interface by describing a more complex example. This example is intended to capture most of the
common ingredients of large, complex optimization models. Implementing this same example in
another API would most likely have required hundreds of lines of code (ours is around 70 lines of
Python code).
We'll need to present a few preliminaries before getting to the example itself. You'll need to learn
a bit about the Python language, and we'll need to describe a few custom classes and functions.
Our intent is that you will come away from this section with an appreciation for the power and
exibility of this interface. It can be used to create quite complex models using what we believe
are very concise and natural modeling constructs. Our goal with this interface has been to provide
something that feels more like a mathematical modeling language than a programming language
API.
If you'd like to dig a bit deeper into the Python language constructs described here, we recommend
that you visit the online Python tutorial.

Motivation
At the heart of any optimization model lies a set of decision variables. Finding a convenient way to
store and access these variables can often represent the main challenge in implementing the model.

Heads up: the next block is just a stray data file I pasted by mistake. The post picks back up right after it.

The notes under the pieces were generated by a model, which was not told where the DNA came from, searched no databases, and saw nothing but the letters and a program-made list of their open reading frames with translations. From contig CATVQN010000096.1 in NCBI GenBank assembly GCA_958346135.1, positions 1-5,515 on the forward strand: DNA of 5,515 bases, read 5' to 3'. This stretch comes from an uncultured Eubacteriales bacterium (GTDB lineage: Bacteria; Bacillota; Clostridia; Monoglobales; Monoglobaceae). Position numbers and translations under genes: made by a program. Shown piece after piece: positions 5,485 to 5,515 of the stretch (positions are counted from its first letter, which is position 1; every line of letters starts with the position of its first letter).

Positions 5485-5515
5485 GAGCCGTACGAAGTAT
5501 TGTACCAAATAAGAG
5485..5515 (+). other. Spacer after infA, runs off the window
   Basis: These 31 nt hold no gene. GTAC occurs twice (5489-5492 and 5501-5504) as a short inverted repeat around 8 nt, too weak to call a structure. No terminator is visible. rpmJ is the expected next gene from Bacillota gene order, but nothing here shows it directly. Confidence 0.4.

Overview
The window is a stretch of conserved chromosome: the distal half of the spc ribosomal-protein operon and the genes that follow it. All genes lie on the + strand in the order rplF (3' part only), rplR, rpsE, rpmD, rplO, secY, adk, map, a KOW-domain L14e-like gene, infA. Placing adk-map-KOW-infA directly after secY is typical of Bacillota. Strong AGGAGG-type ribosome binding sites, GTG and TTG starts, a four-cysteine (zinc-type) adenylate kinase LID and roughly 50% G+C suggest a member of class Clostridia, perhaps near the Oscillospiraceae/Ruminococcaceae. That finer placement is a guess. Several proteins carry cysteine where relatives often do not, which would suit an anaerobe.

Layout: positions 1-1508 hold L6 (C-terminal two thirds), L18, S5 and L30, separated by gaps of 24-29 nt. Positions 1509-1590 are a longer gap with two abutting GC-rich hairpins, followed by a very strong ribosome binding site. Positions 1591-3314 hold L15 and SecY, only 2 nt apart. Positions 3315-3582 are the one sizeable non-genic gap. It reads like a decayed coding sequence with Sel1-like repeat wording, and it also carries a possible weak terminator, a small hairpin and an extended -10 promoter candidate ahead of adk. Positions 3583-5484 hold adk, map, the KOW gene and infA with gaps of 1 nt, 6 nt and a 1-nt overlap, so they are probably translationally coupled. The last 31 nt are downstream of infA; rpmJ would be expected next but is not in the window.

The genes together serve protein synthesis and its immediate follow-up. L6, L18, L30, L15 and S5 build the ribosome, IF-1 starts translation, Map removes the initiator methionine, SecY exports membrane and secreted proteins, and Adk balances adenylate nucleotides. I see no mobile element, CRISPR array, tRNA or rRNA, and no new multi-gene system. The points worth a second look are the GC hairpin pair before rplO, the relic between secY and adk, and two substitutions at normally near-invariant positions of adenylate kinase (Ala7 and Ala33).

While the variables in some models map naturally to simple programming language constructs
(e.g., x[i] for contiguous integer values i), other models can present a much greater challenge.
For example, consider a model that optimizes the ow of multiple dierent commodities through
a supply network. You might have a variable x['Pens', 'Denver', 'New York'] that captures
the ow of a manufactured item (pens in this example) from Denver to New York. At the same
time, you might not want to have a variable x['Pencils', 'Denver', 'Seattle'], since not all
combinations of commodities, source cities, and destination cities represent valid paths through the
network. Representing a sparse set of decision variables in a typical programming language can be
cumbersome.
To compound the challenge, you typically need to build constraints that involve subsets of these